Dinner, Sydney, South
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Seeds & Grain Baking Class, Brasserie Bread, Botany

It’s a very poorly kept secret that as a species Food Bloggers enjoy bread, really, really enjoy bread. It’s not just a pre-dinner starter designed to get you going, but almost an active part of the meal which sets the standard for the night to come. When Mei from Brasserie Bread tweeted about a TweetBake I immediately put up my hands for the night having no idea what to expect.

Howard and Squishies evidently share my love for bread having both paid visits to Brasserie in the past, but this is actually the first time I’ve been able to make it to the premises myself. I’ve been eying the various Artisan Baking classes that Brasserie offer for months now but have never been able to organise myself enough to get into one. Usually the Wednesday class is devoted to Sourdough, but for the tweetbake the focus has been switched to Seeds and Grains and is offered at a special price of $100.

The Bakery is situated in Botany and thanks to a lovely summer’s day and daylight savings, the premises are still beautifully lit when I arrive with two friends, Duncan and Elliot. Festivities are clearly in force all over the store and I’m charmed by all of the various Gingerbread men hanging on the walls as decoration, and the store itself is built into the warehouse and is rustic in feel with beautiful high ceilings and exposed supports.

Our Motley Crew

Our Motley Crew

The group for the night is a rather motley crew and I’m surprised to find myself the only female in the group with a mix of curious amateurs and bakery owners participating on the night. She’s hard to spot, but Mei is actually in the photo just in the middle hidden behind Duncan (squint and you’ll spot her blue top!).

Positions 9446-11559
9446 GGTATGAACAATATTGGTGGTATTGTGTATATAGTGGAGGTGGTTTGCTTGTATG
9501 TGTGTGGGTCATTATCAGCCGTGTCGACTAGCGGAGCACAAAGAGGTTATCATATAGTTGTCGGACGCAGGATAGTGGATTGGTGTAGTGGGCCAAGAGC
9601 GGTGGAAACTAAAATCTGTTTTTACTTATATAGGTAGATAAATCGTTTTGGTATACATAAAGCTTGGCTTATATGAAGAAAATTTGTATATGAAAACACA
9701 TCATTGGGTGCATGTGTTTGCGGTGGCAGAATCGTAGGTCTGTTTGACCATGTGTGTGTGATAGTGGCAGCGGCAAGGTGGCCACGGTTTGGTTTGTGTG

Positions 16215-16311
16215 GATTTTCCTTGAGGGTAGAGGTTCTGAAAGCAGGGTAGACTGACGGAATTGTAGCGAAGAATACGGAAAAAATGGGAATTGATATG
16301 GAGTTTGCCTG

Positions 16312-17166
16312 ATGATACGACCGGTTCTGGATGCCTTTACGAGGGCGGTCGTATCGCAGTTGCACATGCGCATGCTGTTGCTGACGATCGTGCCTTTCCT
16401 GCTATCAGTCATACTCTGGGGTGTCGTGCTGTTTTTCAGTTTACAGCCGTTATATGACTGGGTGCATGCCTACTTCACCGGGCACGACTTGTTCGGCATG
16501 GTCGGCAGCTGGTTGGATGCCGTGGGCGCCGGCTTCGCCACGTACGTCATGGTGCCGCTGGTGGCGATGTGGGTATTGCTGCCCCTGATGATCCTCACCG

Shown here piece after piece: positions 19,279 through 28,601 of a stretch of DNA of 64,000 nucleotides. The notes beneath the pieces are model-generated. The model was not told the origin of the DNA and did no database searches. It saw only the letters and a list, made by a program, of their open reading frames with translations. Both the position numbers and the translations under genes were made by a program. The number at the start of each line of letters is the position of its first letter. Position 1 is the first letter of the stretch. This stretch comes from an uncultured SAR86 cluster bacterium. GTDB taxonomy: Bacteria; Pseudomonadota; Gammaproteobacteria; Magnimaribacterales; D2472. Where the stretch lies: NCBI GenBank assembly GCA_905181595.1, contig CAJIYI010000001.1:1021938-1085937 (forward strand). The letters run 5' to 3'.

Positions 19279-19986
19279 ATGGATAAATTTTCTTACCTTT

Grains, Seeds and Flour

Grains, Seeds and Flour

As we walk into the kitchens we can see the various Seeds, Grains and flours scattered about on the tables. Don our instructor for the night runs through the variety of Grains and explains what each of the flours are. Rye, Spelt, White Flour, White with Rye the list is endless, as we move through the flours we’re invited to touch each of the varieties and the texture becomes noticeably smoother as we work our way up.

Don

Don

Don is our man of the night and is obviously knowledgeable about the subject in hand, he gives us a brief background on different varieties of bread and their usage of grains explaining that a poorly processed grain bread is just as bad for your body as white bread. I’ll admit that I had always assumed a brown or wholegrain loaf was automatically better than plain white bread, but the grains we are using tonight have been soaked for 24 hours to allow all the nutrients to get absorbed into the dough.

French Mountain Bread Dough with Grains

French Mountain Bread Dough with Grains

We’re making 2 varieties of bread tonight, French Mountain Bread and baguette. The French Mountain Bread has the seeds within the dough whereas the baguette will be made with the grains scattered on the exterior. With its multicoloured grains and seeds the Mountain Bread is oddly beautiful. We’re given Yeast in solid form, which strangely resembles playdo. Don instructs us to crumble the yeast into the mixture and the room is suddenly filled with a yeasty beer scent.

Flour - Saviour for all things sticky

Flour - Saviour for all things sticky